Muscat: It is common for Omanis to travel aboard to get medical treatment, which reflects the lack of quality healthcare system in Oman.
V. T. Saileswaran, managing director of the Apollo Hospital calls for a united effort to overcome the challenges facing healthcare industry and provide superior facilities in Oman. Through an explicit Q&A format, Saileswaran expounds on the factors affecting the healthcare industry in Oman.
What is the single most and biggest concern that you have in the private sector hospitals’ delivery of service to their patients in Oman?
Cost versus compassion is the biggest concern in the industry. The ever-increasing operational expenses and to maintain the standard of healthcare as per the Ministry of Health (MoH) guidelines without compromising on the quality at times becomes a concern. However, Apollo Hospitals has been synonymous with providing the best healthcare facilities at par with international standards and patients satisfaction.
What type of quality service do you want private sector hospitals here to give their patients?
Healthcare in Oman has come a long way since the 1970s when the Sultanate had only two hospitals with 12 beds. The system is considered world-class today and the country’s healthcare sector has witnessed commendable growth over the last few decades. In fact, The United Nations 2010 Human Development Report listed Oman at the top of the world's 10 leading countries that have made the greatest progress in recent decades in public health.
With the continuous support from the Government and MoH, the private healthcare providers have contributed significantly to transform Oman into a regional healthcare hub by introducing new specialities of treatments that were not present in the country earlier.
What are the key areas in which the private sector hospitals should increase their quality of service?
Affordable quality healthcare within the reach of the common man has been the intention of the private healthcare hospitals. Earlier the citizens had to travel to other nations for treatments but now they can avail the same treatments at home without additional expenses of travelling and Oman has been pushing for the implementation of modern technological solutions to boost efficiency in the healthcare sector.
What is stopping these hospitals from providing the service they should be giving their patients? What is the stumbling block for them? Where does the problem lie and what should be done about it?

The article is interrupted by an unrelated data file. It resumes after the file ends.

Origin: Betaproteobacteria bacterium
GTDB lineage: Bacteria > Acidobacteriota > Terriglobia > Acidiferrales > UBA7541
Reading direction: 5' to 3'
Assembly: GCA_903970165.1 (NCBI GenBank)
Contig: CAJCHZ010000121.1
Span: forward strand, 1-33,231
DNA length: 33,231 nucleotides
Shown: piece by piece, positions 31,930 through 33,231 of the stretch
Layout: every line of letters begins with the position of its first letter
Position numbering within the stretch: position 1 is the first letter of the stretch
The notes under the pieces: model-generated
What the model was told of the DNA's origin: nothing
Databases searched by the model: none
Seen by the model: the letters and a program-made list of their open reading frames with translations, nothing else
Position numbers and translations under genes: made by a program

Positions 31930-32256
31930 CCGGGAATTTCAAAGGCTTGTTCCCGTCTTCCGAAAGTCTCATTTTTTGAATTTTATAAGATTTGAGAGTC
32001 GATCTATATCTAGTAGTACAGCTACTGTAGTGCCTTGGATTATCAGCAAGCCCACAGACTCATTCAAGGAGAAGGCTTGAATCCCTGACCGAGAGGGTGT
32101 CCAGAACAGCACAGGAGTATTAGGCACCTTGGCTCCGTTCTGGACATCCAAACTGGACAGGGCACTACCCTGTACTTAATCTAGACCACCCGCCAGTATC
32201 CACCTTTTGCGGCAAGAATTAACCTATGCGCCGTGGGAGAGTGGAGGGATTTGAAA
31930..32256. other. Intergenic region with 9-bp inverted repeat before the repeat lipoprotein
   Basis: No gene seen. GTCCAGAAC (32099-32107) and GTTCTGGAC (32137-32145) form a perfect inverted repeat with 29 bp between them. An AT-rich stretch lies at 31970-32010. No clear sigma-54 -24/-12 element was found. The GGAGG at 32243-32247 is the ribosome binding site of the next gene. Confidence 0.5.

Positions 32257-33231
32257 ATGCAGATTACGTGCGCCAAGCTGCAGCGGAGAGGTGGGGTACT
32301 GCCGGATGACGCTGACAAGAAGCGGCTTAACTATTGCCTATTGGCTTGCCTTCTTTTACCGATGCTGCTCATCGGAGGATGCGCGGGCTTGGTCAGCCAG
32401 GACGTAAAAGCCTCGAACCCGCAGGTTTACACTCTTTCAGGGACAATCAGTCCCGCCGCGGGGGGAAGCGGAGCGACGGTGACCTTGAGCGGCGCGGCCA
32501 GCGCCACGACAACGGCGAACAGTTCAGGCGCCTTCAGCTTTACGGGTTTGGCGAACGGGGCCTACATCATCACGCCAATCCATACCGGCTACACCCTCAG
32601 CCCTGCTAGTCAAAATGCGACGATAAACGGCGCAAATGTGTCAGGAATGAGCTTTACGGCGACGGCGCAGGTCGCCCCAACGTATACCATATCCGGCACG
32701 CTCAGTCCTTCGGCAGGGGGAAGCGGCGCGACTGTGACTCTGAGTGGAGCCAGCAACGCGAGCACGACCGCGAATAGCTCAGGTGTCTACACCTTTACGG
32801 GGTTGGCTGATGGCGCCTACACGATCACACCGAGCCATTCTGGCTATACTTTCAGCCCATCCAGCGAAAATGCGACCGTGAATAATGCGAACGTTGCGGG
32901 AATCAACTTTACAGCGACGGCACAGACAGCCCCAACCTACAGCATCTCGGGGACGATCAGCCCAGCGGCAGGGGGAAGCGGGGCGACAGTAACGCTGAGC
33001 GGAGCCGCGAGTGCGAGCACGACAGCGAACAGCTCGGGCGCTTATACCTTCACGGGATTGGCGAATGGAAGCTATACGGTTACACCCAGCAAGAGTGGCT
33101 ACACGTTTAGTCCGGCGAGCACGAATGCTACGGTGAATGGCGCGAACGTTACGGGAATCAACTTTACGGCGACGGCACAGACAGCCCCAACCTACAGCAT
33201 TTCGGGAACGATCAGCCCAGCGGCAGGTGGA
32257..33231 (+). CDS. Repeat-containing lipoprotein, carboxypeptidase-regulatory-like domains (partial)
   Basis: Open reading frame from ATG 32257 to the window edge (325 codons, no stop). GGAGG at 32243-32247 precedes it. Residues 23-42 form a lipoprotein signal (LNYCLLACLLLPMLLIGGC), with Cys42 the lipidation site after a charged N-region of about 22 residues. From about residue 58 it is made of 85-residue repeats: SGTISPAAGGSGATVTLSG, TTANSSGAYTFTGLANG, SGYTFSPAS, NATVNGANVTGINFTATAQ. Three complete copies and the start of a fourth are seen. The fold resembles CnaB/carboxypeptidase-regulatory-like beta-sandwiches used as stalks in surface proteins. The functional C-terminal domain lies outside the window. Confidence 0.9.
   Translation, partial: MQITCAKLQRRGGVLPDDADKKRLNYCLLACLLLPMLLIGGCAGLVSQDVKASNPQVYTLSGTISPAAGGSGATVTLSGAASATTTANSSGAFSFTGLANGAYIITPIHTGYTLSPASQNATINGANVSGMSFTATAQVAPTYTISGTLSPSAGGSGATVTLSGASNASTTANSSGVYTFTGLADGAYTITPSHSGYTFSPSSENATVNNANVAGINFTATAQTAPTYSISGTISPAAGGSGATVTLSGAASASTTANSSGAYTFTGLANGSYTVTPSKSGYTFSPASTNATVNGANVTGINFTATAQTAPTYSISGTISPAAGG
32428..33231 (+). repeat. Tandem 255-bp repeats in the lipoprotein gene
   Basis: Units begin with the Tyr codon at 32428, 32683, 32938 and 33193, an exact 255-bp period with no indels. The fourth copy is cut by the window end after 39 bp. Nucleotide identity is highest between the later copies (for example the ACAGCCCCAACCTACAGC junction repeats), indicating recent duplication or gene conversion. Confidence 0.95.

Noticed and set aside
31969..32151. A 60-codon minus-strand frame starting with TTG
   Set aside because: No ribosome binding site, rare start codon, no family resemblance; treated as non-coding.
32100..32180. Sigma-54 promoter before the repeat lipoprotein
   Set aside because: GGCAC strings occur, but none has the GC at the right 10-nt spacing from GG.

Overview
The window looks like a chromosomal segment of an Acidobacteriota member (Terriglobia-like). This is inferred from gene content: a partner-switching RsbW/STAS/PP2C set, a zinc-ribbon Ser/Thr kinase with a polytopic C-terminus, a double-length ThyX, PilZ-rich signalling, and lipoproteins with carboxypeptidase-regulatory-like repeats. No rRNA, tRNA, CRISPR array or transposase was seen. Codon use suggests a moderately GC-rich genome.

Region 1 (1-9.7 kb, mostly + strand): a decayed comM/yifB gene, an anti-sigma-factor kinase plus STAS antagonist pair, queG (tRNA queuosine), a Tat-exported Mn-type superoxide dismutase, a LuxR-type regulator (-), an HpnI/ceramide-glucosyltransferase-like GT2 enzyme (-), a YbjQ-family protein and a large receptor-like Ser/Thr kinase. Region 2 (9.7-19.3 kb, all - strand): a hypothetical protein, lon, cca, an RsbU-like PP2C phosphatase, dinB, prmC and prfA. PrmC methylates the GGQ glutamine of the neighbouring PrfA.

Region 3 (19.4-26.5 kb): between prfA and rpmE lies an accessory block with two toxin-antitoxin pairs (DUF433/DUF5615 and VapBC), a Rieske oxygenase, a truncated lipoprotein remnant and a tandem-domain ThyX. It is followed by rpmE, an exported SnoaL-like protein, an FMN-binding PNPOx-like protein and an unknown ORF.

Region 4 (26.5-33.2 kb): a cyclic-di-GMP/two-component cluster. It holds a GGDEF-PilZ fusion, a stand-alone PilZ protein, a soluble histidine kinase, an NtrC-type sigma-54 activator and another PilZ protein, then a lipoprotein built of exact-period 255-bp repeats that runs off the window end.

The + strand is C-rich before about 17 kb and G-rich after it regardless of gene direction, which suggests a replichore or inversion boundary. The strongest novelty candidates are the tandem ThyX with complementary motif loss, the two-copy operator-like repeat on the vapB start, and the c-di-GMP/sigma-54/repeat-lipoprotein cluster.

Oman faces an increasing demand for both preventative and interventional services but the cost of providing healthcare continues to rise significantly, as new diagnostic equipment, treatment protocols, medications, treatment facilities, and skilled staff is needed.
Providing universal healthcare to a mixed population of Omanis and expatriates has been quite a challenge, considering the Sultanate’s unique topographical features and population distribution pattern. However, today, even remote hamlets inhabited by a few have access to healthcare.
However, in Oman, compared to other countries in the GCC region, revenues are not commensurate with the operational cost due to various factors such as lower insurance premium as compared to other GCC countries. The proposed mandatory insurance for all can improve the situation and change the healthcare industry.
What are the challenges that health providers like you (Apollo) face in the market (which is stopping you from providing 100 percent quality service to the patients)?
Apart from the operational costs, non-availability of skilled and competent professionals such as doctors and paramedical staff remains a big challenge not only for Apollo but also for most of the private hospitals. Today healthcare professionals are in huge demand everywhere in the world and a talented and successful medical practitioner now earns in India or the country of his or her origin more than what is offered here. Therefore, attraction and retention of these medical staff become a challenge, as you need to pay more to have quality people, which again directly affect your cost of operation.
What should be done to overcome these challenges?
A complete upgraded medical education is required in the country in order to produce more talented professionals to meet the increasing demand of the healthcare sector especially private sector which has an acute shortage of quality healthcare professionals. As long as the country depends on foreign professionals to meet its demand, the mismatch between the demand and supply will continue which invariably results in higher operational costs.